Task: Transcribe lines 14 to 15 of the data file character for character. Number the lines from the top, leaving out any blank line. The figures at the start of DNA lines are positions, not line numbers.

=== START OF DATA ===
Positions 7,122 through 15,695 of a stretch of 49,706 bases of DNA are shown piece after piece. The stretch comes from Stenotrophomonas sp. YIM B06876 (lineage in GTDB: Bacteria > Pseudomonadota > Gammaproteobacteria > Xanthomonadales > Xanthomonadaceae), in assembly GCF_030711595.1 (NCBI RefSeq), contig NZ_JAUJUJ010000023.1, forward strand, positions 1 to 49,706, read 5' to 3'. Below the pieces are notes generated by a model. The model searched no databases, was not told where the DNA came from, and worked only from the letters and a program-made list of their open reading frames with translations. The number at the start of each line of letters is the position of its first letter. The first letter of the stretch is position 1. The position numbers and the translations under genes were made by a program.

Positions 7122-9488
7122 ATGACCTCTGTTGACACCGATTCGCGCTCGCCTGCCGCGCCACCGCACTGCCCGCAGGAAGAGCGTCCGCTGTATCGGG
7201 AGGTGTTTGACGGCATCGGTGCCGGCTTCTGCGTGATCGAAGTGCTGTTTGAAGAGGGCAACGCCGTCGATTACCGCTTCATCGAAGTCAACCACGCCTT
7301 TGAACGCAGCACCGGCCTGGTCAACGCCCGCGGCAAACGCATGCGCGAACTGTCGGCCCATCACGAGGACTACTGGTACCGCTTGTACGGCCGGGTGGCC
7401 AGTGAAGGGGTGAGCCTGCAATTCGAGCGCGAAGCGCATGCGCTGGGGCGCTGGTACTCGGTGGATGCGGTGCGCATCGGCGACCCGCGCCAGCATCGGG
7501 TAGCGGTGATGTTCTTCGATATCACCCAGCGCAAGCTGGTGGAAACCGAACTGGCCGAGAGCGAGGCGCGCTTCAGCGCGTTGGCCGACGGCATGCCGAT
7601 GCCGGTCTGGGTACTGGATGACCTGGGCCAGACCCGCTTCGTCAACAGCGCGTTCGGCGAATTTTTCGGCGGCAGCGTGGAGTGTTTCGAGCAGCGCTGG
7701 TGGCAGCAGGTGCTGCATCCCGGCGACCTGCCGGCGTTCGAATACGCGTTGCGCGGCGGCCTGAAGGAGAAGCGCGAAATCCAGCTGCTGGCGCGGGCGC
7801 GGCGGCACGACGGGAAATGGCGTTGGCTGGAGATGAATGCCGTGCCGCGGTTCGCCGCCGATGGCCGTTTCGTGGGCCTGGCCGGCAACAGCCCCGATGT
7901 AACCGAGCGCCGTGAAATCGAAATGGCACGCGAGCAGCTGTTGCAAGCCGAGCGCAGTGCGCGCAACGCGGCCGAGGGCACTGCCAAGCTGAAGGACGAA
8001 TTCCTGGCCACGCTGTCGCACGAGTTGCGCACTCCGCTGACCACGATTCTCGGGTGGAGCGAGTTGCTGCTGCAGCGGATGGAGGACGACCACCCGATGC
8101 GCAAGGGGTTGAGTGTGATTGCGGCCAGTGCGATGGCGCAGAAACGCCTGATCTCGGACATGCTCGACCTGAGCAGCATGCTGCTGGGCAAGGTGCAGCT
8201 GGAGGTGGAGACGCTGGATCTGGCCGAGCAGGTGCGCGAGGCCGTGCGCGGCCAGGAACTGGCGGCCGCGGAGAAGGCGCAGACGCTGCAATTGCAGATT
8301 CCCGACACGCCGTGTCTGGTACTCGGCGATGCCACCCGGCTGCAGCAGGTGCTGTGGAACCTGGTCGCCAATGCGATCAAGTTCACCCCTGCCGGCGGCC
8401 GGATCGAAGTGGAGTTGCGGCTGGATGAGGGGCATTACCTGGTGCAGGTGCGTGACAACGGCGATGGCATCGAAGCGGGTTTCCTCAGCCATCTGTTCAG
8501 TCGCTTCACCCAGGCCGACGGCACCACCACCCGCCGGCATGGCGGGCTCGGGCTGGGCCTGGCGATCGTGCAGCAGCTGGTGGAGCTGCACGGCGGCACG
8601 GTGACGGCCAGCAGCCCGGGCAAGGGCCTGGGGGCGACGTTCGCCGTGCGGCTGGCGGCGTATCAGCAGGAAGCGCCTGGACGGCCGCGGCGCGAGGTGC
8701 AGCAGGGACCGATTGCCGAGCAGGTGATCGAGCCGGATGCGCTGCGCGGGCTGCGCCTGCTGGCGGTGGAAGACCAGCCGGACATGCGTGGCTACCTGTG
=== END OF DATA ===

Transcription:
8201 GGAGGTGGAGACGCTGGATCTGGCCGAGCAGGTGCGCGAGGCCGTGCGCGGCCAGGAACTGGCGGCCGCGGAGAAGGCGCAGACGCTGCAATTGCAGATT
8301 CCCGACACGCCGTGTCTGGTACTCGGCGATGCCACCCGGCTGCAGCAGGTGCTGTGGAACCTGGTCGCCAATGCGATCAAGTTCACCCCTGCCGGCGGCC